Officials in France confirmed Monday that they had received and were salvaging data from the black boxes of Ukrainian International Airlines (UIA) Flight 752, which the government of Iran shot down in January.
Iran refused to hand over the black boxes for months, first claiming its officials were working on extracting information on the flight’s last moments, then insisting the black boxes had been damaged when the plane crashed, and finally admitting that Tehran did not have the technological capacity to handle the boxes. Black boxes document what occurs on flights in the event of a crash to help investigators figure out how the flight failed to conclude a safe journey.
Iran’s military shot the plane down shortly after it took flight from Tehran on January 8, apparently mistaking it for an American missile. Supreme Leader Ayatollah Ali Khamenei had ordered a missile attack on American targets in Iraq that day in retaliation for President Donald Trump ordering an airstrike against Major General Qasem Soleimani, the dead of the Quds Ford of the Islamic Revolutionary Guard Corps (IRGC). The IRGC is a U.S.-designated terrorist organization; the Quds Force is its international cell, responsible for hundreds of American casualties in Iraq and Syria under Soleimani.
Despite being entirely culpable for striking down the commercial airliner, killing 176 civilians — many among them Ukrainians and Canadians, whose governments were not involved in conflicts with Soleimani — Iran refused to hand over the black boxes for months. Finally, in late June, Foreign Ministry Mohammad Javad Zarif told his Canadian counterpart François-Philippe Champagne that Tehran would ship the black boxes to France to have its data extracted “within the next few days.”
BEA, a French accident investigation bureau, confirmed on Monday that the black boxes had arrived in France and that technical work had begun with them. According to the Ukrainian news agency UNIAN, Canadian, American, Swedish, and British investigators will “observe” the process by which the boxes’ information is extracted. Tehran had vehemently rejected any American involvement in the process of investigating the attack on the UIA flight for months.
It is unclear how much more information the black boxes could provide to clarify the circumstances of the mass killing of those aboard the flight. Iran admitted that it had shot down the plane in June. The nation’s Civil Aviation Authority — which had declared in January, “what is obvious … is that no missile has hit the plane” — admitted that a missile hit the plane last month. The government agency blamed “human error” in the form of what state propaganda outlet PressTV called “the mismanagement of an air defense unit’s radar system” for an Iranian soldier deciding to shoot down the plane. The “mismanagement” resulted in the system targeting the plane.
Prior to the official admission of guilt, the Iranian government insisted that the likely reason for the plane’s explosion was either a failure of the mechanical system or human error on the part of the plane’s crew, both of which UIA immediately dismissed as unlikely. Both possibilities, Iranian officials affirmed, were the fault of the American government, which has no ties to UIA. According to UIA, the plane was one of the best in their fleet and their crew highly experienced; the airline noted it has never had a crash on its record.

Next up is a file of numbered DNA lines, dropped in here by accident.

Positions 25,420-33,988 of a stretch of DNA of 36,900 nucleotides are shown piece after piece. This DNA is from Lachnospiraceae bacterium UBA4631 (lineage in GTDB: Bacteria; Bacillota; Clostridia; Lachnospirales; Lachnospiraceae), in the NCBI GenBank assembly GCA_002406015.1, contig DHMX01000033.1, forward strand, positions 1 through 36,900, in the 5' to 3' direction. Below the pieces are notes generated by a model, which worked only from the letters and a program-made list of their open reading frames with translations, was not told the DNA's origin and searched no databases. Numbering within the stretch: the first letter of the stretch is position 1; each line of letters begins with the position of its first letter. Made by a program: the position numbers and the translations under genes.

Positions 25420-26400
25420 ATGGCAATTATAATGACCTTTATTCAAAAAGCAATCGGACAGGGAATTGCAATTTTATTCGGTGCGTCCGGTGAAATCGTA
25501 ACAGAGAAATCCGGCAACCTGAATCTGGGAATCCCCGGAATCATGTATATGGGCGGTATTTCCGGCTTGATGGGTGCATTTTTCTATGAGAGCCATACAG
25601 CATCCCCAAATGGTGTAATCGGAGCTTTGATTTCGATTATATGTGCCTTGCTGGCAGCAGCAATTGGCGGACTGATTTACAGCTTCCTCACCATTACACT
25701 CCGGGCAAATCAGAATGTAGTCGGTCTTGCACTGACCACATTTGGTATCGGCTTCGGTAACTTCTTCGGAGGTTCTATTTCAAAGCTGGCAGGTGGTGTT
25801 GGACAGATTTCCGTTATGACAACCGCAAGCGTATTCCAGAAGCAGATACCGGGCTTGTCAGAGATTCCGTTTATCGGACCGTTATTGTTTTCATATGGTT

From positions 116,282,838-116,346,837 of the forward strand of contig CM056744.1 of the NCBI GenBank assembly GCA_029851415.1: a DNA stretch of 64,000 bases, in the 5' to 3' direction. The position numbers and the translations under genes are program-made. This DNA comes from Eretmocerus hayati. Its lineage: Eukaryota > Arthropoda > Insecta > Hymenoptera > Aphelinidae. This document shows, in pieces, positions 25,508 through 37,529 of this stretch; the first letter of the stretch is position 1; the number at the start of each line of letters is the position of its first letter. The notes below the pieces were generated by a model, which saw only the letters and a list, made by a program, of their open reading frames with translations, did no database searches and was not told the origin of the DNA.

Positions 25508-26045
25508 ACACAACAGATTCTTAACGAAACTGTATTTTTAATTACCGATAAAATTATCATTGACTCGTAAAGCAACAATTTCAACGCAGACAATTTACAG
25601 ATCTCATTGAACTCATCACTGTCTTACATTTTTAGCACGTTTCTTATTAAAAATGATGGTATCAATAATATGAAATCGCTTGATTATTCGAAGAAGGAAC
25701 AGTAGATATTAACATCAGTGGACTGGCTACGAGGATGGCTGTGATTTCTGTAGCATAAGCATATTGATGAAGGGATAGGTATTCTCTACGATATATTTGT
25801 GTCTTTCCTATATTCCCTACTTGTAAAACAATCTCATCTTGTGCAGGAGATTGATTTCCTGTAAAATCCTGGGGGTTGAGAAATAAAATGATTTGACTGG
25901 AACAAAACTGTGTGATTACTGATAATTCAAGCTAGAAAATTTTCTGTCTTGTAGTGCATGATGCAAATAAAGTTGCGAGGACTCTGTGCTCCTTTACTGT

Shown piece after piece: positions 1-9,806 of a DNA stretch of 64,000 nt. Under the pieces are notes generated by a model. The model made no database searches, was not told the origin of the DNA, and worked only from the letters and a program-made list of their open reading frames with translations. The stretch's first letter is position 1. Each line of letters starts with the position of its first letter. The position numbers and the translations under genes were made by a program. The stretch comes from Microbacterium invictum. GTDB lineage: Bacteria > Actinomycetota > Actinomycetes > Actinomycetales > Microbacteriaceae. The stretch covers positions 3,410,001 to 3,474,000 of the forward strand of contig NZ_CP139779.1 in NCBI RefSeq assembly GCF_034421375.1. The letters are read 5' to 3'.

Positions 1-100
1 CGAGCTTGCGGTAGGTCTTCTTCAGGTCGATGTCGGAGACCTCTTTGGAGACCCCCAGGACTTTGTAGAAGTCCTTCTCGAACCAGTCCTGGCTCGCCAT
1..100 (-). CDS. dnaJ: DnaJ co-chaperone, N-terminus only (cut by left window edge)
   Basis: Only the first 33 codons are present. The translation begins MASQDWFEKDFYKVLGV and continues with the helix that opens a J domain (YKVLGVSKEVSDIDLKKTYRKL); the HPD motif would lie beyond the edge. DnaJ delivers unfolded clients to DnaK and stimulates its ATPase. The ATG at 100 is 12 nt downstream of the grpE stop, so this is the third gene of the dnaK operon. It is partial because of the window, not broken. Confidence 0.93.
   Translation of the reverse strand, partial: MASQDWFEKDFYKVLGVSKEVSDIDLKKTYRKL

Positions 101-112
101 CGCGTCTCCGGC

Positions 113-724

The Iranian government engaged in other suspicious behavior in the immediate aftermath of the plane crash, most conspicuously its order to bulldoze the crash site to destroy all evidence that could suggest the IRGC shot it down. Tehran blocked journalists and independent investigators from the site until it had managed to bulldoze much of the significant evidence.
About a week after the flight, the Civil Aviation Authority, which declared it “obvious” Iran had not shot down the flight, admitted to just that. The Iranian Parliament ignored the lie and celebrated the admission as “heartwarming,” giving the IRGC the credit. By April — long after global attention had left the plane crash, Iranian lawmakers were celebrating the killing of 176 civilians because, according to lawmaker Hassan Rorouzi, the plane had “come under America’s control,” a claim he did not corroborate with evidence.
Iran has zealously guarded the black boxes since, initially insisting it did not have to hand them over because Iran’s engineers had the ability to decode them without help.
“Generally speaking, Iran has the potential and know-how to decode the black box. Everybody knows that,” Iranian Civil Aviation Authority chief Ali Abedzadeh asserted in early January, shortly before claiming that the delay in extracting the black box data was due to “damage” from the crash.
“The black box of this very Ukrainian Boeing 737 is damaged,” Abedzadeh. Boeing, which manufactured the plane, is an American, not Ukrainian, company.
By the end of January, the Civil Aviation Authority admitted that it had requested help from Washington to decode the boxes, but it still spent months refusing the hand them over.
The night Iran shot down UIA Flight 752, the IRGC had launched a missile attack on Iraqi airbases housing American troops in response to the elimination of Qasem Soleimani from the battlefield. Soleimani, American officials insisted, was planning an “imminent” attack on American troops. As head of the Quds Force, Soleimani was responsible for the IRGC’s international outreach to terrorist groups around the world with sympathy toward Iran, including groups like the Venezuelan narco-regime and the Popular Mobilization Forces (PMF), a coalition of pro-Iran militias in Iraq. The strike that eliminated Soleimani also targeted Abu Mahdi al-Muhandis, the founder of Iraq’s Hezbollah Brigades, a PMF coalition member.